We humans rely on habits to store away in our subconscious brains those routines we are confident we can reliably recall and use as needed. Experienced drivers don’t need to consciously think about every aspect of driving a car; the need to do so would make driving inefficient and exhausting. We become “unconsciously competent” so our brains have more available capacity for unfamiliar, unexpected or interesting tasks.
“Habits are important. Up to 90% of our everyday behaviour is based on habit. Nearly all of what we do each day, every day is simply habit” Jack D. Hodge
In sales, unlike most professions, we are frequently placed in pressurised situations where we need to react to unpredictable and fast changing scenarios. Buyers take unexpected positions and our reactions can be material in the outcomes achieved.
How we react under this kind of pressure is well illustrated by the following quotes from sports commentators and pundits:-
“Once you’ve thrown the javelin, it’s out of your hands.” Olympic Gold Medallist Tessa Sanderson
“He was running quicker than his legs could go.” ex-England manager Steve McClaren
“Fights can be lost and won on the day of the fight” ex World Champion boxer David Haye
“He chanced his arm and it came off …” commentator Brian Moore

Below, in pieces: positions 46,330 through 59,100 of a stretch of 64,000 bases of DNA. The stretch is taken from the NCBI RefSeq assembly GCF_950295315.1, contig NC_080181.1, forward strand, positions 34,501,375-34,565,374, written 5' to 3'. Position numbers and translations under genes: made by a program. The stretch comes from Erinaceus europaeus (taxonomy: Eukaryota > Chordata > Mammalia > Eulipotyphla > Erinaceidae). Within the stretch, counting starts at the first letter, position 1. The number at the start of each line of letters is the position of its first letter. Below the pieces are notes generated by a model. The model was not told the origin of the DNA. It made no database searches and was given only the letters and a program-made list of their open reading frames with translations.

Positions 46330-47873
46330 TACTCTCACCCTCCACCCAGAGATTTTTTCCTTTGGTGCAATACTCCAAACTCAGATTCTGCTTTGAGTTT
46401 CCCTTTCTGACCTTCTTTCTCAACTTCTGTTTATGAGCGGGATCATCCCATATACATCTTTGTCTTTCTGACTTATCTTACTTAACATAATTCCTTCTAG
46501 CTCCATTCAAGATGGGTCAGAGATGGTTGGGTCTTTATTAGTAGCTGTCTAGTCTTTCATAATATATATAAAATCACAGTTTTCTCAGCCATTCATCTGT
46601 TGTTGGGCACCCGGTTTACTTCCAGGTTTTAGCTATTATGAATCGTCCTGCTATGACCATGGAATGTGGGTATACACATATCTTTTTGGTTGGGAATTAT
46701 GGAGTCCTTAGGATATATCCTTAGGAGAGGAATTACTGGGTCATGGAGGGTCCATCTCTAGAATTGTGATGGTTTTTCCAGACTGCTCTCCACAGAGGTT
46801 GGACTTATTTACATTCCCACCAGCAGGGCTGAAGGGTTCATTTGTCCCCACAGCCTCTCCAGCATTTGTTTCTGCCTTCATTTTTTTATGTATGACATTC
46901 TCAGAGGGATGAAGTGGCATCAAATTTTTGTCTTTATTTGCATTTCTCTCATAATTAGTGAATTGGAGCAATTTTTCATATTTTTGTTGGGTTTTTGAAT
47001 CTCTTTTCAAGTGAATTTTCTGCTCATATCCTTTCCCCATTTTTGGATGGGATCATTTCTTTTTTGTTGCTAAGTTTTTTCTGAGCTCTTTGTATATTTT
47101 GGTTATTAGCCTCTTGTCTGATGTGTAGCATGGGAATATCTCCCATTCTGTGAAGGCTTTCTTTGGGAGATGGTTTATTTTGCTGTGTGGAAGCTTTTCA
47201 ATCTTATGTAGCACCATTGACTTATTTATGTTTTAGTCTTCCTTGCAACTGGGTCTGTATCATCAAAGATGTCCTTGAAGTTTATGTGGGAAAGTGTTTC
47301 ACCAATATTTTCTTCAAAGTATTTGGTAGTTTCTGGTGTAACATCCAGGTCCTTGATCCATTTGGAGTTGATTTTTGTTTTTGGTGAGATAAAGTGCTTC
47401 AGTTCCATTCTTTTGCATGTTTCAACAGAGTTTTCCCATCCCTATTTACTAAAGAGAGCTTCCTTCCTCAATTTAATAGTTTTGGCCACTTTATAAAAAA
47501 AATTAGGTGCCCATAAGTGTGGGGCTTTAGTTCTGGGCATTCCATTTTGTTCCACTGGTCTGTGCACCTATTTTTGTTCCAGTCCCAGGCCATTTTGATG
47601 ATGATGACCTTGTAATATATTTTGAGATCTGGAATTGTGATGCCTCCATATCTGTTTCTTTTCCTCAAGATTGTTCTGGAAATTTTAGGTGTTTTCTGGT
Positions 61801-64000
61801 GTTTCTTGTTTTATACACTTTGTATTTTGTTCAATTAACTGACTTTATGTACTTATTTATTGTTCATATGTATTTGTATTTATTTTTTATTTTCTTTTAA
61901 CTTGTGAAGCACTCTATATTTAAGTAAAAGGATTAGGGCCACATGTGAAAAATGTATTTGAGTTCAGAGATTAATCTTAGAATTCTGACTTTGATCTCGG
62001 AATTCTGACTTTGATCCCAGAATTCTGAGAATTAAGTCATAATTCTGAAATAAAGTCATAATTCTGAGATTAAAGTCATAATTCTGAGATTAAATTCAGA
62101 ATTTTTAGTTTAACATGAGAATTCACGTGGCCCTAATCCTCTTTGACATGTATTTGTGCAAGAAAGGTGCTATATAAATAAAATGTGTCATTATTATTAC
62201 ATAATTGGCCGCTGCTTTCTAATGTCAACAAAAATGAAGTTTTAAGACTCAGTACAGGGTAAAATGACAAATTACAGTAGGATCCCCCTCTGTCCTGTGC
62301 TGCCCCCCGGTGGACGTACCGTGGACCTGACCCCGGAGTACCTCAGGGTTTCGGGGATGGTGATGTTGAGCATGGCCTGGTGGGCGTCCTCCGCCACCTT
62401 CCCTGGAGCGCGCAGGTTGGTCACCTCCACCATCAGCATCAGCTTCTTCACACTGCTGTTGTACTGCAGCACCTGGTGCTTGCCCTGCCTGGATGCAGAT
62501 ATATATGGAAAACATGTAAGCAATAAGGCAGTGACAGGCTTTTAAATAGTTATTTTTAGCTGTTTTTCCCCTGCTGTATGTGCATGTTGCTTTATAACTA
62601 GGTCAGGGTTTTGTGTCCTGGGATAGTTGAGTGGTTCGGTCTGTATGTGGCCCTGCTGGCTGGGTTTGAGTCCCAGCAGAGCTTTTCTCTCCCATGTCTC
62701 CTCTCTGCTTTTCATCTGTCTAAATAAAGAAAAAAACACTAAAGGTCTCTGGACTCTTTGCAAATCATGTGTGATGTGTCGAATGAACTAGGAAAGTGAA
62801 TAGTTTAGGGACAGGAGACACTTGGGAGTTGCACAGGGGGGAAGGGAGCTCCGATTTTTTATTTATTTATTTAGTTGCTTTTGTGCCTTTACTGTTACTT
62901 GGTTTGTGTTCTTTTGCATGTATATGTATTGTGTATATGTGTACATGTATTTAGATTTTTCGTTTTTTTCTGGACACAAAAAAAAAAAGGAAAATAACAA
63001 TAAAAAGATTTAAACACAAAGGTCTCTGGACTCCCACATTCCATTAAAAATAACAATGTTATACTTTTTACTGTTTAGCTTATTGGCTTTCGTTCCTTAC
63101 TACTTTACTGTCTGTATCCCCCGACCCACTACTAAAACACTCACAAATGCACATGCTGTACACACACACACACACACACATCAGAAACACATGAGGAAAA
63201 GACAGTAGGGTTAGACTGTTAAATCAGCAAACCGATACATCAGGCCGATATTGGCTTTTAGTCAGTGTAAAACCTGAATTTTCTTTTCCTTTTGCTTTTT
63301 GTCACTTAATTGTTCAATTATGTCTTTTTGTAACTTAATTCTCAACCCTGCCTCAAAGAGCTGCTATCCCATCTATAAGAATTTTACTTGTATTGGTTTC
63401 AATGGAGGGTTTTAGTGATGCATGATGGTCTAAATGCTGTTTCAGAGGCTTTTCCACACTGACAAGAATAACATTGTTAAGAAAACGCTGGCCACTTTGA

“This is the steepest part of the course and I’m afraid it gets steeper later on.” Cycling commentator Phil Liggett
“We’re a long way from being where we are.” Liverpool’s Steven Gerrard
Being able to instantly recall a portfolio of well crafted phrases is essential for a sales professional. Using the conscious brain to think through and form an appropriate response is unrealistic (from a time perspective) and dangerous (see above). Professionals craft a coherent “sales talk” and practice it in repeated rehearsal until they can reliably recall the appropriate phrase in a practice environment.
It can be useful to think of the subconscious brain as a “Habit Warehouse” into which you can receive and store a vast portfolio of useful habits; like any good operation, you may choose to have quality control procedures which upgrade “underperforming habits” by replacing them with better ones. Aristotle is both old and wise and his insight maybe motivational:-
“We are what we repeatedly do. Excellence, then, is not an act but a habit.” Aristotle